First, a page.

Obviously this is a solo project, but there are a lot of instruments on the record. What does that mean for reproducing it live?

Yeah, the current live line up is myself, Mike Liffey (Mail Order Messiahs), Paul Savage (O Emperor/Whozyerman?) and Ben Shorten (Tomorrows). We treat the live thing as separate to the recordings, which is more fun for everyone. They’re all great musicians and artists themselves, so I’m lucky to have them involved. 

Closer ‘Easter Island’ kind of stands out stylistically. Is there a specific story behind that one?

That’s interesting that you see it that way, I didn’t intend for it to stand out stylistically. There isn’t a specific story behind it, as such, it just made sense for me to have it as the album closer. I remember just lots of experimenting with a slide on an acoustic guitar and running it through various things, I wanted to make it sound just the right side of uncomfortable. 

How long did it take to create the record, and how do you think it will feel to have it out there in the world?

On and off it took me about 4 years. As I mentioned earlier, I finished it over a year ago and I wanted to have it done before my baby daughter was born in September last year. She’s almost 8 months old now and it’s our first baby, so it’s obviously taken over everything in a lovely way. I’m really proud of the album, as clichéd as it sounds, I think it’s the best thing I’ve done.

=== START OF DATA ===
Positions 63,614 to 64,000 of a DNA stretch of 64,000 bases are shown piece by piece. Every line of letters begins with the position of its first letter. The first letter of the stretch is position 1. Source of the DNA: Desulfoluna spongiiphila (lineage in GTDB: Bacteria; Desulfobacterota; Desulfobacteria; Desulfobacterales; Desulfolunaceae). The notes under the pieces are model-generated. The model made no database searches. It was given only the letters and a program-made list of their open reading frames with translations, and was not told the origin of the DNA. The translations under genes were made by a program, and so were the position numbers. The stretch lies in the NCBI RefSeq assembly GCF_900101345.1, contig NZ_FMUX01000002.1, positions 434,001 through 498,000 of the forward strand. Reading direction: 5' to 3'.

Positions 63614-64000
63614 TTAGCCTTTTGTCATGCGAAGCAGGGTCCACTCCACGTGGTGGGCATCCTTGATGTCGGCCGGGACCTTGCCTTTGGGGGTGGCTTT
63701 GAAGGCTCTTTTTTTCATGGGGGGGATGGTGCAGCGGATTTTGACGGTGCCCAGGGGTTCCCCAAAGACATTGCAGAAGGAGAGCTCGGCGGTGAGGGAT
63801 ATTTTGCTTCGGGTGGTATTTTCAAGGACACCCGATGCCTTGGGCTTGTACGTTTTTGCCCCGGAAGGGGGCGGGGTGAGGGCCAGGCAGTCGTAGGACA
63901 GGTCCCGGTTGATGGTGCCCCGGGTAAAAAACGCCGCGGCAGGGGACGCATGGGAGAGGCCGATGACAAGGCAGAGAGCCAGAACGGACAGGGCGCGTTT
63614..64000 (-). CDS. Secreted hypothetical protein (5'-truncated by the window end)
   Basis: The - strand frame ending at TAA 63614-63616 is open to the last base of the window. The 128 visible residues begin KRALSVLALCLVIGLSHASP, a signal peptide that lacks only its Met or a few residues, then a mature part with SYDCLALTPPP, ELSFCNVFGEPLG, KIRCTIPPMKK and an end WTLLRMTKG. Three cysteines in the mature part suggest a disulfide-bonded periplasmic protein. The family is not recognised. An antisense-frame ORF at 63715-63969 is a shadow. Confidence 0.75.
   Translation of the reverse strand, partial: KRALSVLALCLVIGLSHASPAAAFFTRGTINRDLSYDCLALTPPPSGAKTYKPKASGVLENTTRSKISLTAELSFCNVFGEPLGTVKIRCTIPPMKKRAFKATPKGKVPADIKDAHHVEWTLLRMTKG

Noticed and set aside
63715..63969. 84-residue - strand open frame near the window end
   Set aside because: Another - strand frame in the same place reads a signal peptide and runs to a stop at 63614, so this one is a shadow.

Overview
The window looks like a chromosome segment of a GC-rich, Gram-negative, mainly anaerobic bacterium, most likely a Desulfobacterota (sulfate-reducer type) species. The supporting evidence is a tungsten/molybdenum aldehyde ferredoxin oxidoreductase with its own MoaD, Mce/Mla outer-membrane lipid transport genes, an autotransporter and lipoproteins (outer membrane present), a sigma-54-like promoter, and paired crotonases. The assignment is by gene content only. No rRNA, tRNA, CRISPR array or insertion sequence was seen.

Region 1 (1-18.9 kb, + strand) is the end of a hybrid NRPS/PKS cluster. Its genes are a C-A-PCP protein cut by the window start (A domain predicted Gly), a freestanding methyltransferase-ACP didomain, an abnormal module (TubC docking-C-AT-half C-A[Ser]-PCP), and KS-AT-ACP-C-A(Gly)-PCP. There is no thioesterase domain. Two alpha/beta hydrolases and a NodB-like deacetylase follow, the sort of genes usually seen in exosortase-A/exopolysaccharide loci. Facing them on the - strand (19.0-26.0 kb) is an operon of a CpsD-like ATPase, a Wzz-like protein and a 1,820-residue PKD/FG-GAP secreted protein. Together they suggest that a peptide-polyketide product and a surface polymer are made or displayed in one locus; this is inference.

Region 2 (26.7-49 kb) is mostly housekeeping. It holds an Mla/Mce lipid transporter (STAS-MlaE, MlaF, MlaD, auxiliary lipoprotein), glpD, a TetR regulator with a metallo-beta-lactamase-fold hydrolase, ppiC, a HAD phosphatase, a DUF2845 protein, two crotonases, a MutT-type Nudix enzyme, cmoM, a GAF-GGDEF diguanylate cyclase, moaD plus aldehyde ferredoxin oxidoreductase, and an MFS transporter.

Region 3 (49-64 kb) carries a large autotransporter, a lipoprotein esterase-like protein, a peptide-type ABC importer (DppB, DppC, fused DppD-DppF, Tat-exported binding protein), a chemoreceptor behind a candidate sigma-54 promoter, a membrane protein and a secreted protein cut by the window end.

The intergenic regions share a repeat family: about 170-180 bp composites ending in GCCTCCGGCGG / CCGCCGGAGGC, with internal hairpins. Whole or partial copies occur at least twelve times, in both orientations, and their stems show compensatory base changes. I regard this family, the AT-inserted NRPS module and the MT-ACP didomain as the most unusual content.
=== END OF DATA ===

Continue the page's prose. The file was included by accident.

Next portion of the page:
Strange Brew obviously has distinctly Irish connections. How have you found working with Gugai from afar?

Gugaí has helped a lot. As a solo artist, I simply couldn’t afford to press the album on vinyl or do proper promotion or whatever without it being a real stress. So I’m really grateful for Strange Brew getting involved with this release. 

How did you use looping in your recording?

I suppose it does feature semi-prominently on the album. It’d be a mix of sampling myself and other bits and pieces. I probably listen to electronic music more than anything else at the moment, I’d be a big fan of stuff like Lakker, Plone, Dauwd, Jan Jelinek, Teebs – you’re just hearing how detailed a lot of the production is and seeing how that can work with stuff you’re doing. It’s an exciting process just disappearing off into that production world. 

What are your hopes for the album and for Feather Beds moving forward?

As it is with any release, I hope people get something from it and connect with it. I’m a realist and understand that what I do is fairly odd, in the grand scheme of things, and I’m ok with that. In terms of going forward and what’s next, we will see. I have a couple of other collaborative projects in the works separate to Feather Beds that I’m excited to work on. We’re pretty close to having a new live set worked out for Feather Beds as well, so we’re looking forward to doing some live stuff soon. 

Softer Measures by Feather Beds is out on May 26 on Strange Brew Records.